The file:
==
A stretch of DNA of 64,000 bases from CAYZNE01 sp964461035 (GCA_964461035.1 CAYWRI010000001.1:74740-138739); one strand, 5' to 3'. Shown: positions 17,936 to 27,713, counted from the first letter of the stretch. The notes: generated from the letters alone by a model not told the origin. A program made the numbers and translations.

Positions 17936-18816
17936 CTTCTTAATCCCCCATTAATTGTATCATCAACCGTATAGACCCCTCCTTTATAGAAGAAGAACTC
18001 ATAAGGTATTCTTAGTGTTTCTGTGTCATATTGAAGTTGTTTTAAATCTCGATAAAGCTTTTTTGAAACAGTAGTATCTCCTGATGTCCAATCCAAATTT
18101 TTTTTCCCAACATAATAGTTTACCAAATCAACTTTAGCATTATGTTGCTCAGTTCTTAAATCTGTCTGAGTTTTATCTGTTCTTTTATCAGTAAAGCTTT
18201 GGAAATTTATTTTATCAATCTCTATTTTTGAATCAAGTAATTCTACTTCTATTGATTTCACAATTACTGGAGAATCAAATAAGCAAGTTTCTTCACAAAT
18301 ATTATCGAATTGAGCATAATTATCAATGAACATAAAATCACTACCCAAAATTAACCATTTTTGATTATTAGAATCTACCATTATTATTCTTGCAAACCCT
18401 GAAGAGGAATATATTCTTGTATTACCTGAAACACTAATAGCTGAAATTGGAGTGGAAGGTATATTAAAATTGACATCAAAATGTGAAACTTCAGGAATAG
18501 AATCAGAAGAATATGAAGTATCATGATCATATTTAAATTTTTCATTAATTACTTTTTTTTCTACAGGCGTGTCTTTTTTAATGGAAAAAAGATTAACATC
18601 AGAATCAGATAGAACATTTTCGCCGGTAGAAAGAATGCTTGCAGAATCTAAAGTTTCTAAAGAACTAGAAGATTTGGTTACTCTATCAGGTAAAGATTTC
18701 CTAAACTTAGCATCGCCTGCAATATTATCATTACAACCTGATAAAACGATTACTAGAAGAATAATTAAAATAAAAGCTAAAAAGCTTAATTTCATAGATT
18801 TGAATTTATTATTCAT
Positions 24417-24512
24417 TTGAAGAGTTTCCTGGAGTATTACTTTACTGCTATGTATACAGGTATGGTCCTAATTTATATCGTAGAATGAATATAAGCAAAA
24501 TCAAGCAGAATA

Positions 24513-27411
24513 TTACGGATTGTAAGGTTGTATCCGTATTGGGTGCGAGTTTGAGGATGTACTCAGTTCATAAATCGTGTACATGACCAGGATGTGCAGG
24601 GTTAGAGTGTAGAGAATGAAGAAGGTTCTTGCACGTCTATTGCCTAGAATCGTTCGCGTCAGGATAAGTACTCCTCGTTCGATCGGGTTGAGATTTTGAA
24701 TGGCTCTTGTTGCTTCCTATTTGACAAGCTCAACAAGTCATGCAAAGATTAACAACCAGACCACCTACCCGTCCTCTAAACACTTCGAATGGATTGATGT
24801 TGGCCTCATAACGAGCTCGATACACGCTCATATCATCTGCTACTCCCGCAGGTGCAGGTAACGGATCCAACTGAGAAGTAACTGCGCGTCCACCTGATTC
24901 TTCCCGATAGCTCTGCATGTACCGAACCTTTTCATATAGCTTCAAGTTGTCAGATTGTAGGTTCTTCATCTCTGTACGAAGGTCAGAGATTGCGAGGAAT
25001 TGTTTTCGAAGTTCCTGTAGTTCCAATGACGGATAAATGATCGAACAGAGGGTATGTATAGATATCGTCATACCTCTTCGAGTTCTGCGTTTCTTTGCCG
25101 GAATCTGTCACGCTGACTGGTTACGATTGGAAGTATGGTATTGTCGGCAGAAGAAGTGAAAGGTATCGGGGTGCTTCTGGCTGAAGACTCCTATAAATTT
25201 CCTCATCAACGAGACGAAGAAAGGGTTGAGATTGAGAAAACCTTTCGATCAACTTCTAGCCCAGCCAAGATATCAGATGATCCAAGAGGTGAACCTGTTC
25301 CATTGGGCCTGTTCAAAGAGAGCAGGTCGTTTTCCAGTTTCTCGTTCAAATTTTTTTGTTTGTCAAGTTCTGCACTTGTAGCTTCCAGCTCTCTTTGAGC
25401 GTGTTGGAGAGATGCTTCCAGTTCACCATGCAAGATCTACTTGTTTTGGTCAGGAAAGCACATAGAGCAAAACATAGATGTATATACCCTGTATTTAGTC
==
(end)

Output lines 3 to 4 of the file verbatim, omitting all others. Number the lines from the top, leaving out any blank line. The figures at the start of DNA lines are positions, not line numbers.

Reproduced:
17936 CTTCTTAATCCCCCATTAATTGTATCATCAACCGTATAGACCCCTCCTTTATAGAAGAAGAACTC
18001 ATAAGGTATTCTTAGTGTTTCTGTGTCATATTGAAGTTGTTTTAAATCTCGATAAAGCTTTTTTGAAACAGTAGTATCTCCTGATGTCCAATCCAAATTT